When planning to invest, many people find themselves in a dilemma—real estate or stocks? While both are great ways to multiply your capital, I would say from
Which is a better investment idea? Real estate investment vs stock market
I’ll modify the question a bit to: What is a better investment: stocks or real estate?
..and the answer, as anyone who has taken a first year corporate finance class will tell you is: it depends.
- It depends on your financial goals (how much, how fast)
- Your appetite for risk
- How much time do you want to spend managing your investments.
For example, by real estate investment, do you mean:
- Buying and holding land for years
- Buying rental property
- Buying distressed properties and renovating them for resell or rent (Donald Trump did that successfully)
All three of those can be very time and capital intensive, with a higher barrier to entry than stocks.
If you’re buying land and plan to hold it for 20 years, then you’ll need cash. Just to hold off losses from inflation you’ll need to gain about 2% in value per year, with really no guarantees that you will see a payoff. You might get lucky if prices skyrocket, or someone really wants the land. Then again, you could find out later that the area was rezoned while you weren’t looking, or someone dumped toxic waste on the site while you were away and you have pay for the clean up.
Buying rental property is a path many choose, but as a former landlord it’s not all it’s cracked up to be. In short, you either buy a home outright or get a loan for a property and rent it out, hoping that the rental income can cover the mortgage, insurance, repairs, etc. Everyone overestimates the rental income and underestimates repairs and other costs. Lots of articles on Quora cover the ins and outs of this. I believe the consensus was that the real average rate of return is about 5% annually. Keep in mind the data below is gross income:
Renovating properties carries its own ranks, whether you are selling (flipping) or renting. This takes time and skill to do right. You have to be able to judge the market really well and hold down expenses for the repairs/renovations, transaction costs, etc. Some of the overinflated numbers you hear of people bragging about flipping houses doesn’t include all the labor costs that the investor did themselves. It’s literally a full time job. The average reported gross returns are about 30%. Net returns (what’s left after all the labor, materials, fees, commissions, etc are paid) are much smaller, likely single digits. I’ve seen lots of people go bankrupt doing this.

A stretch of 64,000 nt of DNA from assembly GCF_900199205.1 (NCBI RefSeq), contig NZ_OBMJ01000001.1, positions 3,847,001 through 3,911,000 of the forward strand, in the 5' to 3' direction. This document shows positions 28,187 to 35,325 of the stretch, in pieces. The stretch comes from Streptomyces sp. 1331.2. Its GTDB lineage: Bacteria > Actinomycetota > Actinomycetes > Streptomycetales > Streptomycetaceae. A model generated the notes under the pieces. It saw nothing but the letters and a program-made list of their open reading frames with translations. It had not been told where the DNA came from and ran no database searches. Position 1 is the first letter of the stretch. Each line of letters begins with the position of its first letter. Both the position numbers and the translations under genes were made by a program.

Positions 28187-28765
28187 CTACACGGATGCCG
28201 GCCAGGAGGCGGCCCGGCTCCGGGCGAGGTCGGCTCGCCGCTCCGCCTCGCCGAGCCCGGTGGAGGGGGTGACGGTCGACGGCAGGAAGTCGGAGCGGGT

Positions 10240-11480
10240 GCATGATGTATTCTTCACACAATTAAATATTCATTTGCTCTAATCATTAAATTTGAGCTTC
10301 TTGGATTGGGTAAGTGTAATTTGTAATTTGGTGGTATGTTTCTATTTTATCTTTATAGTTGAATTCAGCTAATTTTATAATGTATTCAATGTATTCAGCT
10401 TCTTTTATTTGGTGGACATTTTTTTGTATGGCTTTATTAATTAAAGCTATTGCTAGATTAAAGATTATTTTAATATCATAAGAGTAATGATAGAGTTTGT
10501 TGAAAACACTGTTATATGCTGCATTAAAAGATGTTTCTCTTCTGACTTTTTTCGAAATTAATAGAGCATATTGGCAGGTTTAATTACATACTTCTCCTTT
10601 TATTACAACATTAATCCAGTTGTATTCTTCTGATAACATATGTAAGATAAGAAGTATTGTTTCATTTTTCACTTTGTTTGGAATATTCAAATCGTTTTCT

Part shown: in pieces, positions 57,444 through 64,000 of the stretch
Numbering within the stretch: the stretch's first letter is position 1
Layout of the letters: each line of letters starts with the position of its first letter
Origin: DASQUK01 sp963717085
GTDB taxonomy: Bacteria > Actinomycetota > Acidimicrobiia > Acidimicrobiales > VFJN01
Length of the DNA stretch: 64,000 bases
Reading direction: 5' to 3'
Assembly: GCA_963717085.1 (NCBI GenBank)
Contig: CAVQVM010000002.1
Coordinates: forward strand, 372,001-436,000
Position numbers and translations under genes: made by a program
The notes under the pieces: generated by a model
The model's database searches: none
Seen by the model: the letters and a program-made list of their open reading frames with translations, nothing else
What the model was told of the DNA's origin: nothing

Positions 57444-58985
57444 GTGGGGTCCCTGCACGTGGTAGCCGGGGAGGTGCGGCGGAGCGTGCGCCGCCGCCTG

So what about stocks?
In your example, you mentioned dividend stocks which is a different investment strategy than trading stocks. Companies that pay a dividend are usually big, well established firms that don’t have a lot of growth like GE, Microsoft, Wal Mart, etc. So if you bought 10,000 shares of a company that paid a $1 annual dividend, you would get a check every quarter for 1/4 that amount.
But not all dividend stocks are equal. A stock offering a $1 annual dividend selling for $20 a share is a much different return than a company with a share price of $50. The actual return rate on your money is called a dividend yield:
And since stocks are traded on an open market, you have to be careful as the underlying price of the stock can change as well. This in turn, impacts the yield.
It pays to do a bit of homework here, but as you can see you can get pretty good returns with a little bit of homework.
For my money, I prefer stocks and bonds to grow wealth. You can enter or exit your investments in a few minutes for about $10 (real estate takes weeks, and sometimes months), no one calls me at 2am because a furnace went out, I don’t have to spend my weekends evicting a tenant or making repairs, and I get paid like clockwork.
Any good investor will diversify their portfolio and that includes some real estate. In my case, that the house I live in which is as much real estate as I want to own.
All types of investment carry some risks, so do your homework ( , and follow a few basic rules ( ). People often spend more time researching and negotiating the purchase of a car, but will buy a stock they know nothing about in 10 minutes. Never rush into an investment. If you take the same time and effort to learn dividend investing and understanding what you are buying as you would if you were investing in real estate, I think you’ll be much better off.
Hope this was helpful. If you’re looking for more answers like this one on Investing and Wealth, .